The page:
2. Embrace the authenticity of what’s happening. Maybe it’s a dimly lit church…or maybe it’s a fully candlelit ceremony…whatever it is it’s OK to document what is truly in front of you. Yes…as photographers we love outdoor, sunset ceremonies because that’s the light we’ve trained ourselves to love. But if your couple chose a dark church…it’s because that church means something to them. Just as it is. So photograph it in an authentic way…even if it’s dark…and you can’t go wrong.
I feel like the same rules apply here except now we have the freedom to create our own light. I’m pretty sure I’ve been in every tough reception situation possible with the exception of black walls…and while I’m always still learning I’ve gotten to a place where I am know I can create beautiful lighting in any type of venue.
1. Master off camera lighting. If you are in a reception venue with dark brown walls and you are just using your on-camera flash…bouncing your light would be impossible. But if you have an off-camera set-up you can position your light so that no bouncing is necessary. I use 2 Canon 600EX-RT’s…one attached to my camera and one on a lightstand. The nice thing about these flashes is they have wireless radio communication so I don’t need any additional pocket wizards, etc. to make my off-camera flash fire. I attach my off-camera flash to a light stand and shoot through an umbrella to diffuse the light. If possible I will bounce the light on my camera at a 45 degree angle but if needed, I can shoot with just my off-camera light. Even if using just the off-camera light is a bit contrasty at times…it gives a sort of moodiness that can be really beautiful.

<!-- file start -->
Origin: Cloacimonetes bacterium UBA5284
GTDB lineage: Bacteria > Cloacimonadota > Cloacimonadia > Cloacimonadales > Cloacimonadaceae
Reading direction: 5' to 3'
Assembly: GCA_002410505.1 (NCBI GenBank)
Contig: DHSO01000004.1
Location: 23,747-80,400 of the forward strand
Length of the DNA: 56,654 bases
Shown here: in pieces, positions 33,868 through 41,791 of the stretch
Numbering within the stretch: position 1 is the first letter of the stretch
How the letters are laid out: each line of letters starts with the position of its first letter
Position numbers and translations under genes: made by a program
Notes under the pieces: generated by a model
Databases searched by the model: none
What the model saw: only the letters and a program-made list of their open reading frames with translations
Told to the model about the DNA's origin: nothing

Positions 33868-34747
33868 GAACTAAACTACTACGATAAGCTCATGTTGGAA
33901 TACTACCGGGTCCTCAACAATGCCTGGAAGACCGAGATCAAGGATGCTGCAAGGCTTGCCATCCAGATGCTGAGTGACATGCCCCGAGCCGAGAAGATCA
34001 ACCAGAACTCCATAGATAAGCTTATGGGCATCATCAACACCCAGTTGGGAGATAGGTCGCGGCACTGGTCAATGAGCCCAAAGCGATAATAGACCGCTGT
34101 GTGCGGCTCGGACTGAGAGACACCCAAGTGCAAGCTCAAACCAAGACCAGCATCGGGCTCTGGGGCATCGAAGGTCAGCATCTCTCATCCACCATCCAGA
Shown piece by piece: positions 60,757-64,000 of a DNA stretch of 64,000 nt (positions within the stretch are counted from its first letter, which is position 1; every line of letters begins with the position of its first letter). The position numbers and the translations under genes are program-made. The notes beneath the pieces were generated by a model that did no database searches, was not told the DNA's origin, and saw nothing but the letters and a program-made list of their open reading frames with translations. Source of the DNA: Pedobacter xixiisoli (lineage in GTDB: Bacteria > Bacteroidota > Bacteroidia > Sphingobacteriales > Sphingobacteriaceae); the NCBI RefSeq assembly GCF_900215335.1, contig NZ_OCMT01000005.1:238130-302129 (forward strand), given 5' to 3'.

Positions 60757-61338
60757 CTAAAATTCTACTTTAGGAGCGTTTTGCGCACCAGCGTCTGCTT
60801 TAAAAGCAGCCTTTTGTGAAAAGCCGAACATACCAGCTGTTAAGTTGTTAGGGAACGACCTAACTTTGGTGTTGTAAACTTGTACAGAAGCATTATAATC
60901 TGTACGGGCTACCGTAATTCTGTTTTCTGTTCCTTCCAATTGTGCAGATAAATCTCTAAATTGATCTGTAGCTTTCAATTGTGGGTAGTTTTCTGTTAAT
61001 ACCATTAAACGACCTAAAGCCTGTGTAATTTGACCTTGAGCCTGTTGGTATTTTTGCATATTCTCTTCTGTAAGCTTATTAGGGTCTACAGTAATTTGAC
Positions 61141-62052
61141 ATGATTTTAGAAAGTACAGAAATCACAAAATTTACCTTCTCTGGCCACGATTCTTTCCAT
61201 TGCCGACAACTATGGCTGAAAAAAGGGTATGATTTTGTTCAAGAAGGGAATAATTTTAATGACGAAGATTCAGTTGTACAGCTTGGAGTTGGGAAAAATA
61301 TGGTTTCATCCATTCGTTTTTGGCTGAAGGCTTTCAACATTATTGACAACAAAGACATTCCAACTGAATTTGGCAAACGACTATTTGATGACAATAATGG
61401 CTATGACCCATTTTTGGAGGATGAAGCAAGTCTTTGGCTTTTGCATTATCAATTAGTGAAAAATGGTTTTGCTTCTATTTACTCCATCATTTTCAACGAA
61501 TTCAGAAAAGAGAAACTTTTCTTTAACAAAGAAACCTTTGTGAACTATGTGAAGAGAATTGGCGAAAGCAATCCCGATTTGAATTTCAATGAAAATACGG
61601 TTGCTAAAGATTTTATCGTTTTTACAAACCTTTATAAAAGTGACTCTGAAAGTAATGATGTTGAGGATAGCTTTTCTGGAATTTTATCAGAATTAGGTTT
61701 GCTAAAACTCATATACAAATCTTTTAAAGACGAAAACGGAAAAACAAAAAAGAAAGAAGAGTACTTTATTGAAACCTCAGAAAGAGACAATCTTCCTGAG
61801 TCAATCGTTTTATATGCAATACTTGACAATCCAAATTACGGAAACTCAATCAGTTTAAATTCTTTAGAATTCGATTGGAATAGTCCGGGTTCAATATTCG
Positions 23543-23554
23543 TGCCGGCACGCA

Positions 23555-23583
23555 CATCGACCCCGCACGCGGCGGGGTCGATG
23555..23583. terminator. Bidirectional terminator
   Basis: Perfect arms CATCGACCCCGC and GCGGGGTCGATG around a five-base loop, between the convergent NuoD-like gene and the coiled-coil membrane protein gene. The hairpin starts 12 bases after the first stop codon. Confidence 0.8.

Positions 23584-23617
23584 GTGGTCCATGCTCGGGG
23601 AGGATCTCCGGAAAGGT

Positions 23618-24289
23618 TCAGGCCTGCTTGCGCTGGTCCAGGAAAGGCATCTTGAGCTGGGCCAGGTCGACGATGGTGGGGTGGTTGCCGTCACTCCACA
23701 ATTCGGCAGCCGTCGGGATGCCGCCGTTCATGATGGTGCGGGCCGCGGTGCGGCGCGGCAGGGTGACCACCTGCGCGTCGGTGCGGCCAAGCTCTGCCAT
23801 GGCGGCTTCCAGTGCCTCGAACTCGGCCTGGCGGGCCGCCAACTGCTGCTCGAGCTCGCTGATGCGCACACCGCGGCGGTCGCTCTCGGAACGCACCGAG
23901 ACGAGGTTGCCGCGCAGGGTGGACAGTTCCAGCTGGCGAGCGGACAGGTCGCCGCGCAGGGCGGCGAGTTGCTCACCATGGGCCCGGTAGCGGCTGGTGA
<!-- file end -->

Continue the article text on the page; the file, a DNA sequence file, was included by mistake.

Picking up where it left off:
Whew! That ended up being way longer than I anticipated. But hopefully it was helpful and if you find yourself stuck in a tough lighting situation…you will have a few tricks up your sleeve. And if you think I have no clue what I’m talking about…that’s OK too. 😉 If you’d like to see any specific FAQ posts…email me and I will try to get them up in the future!!!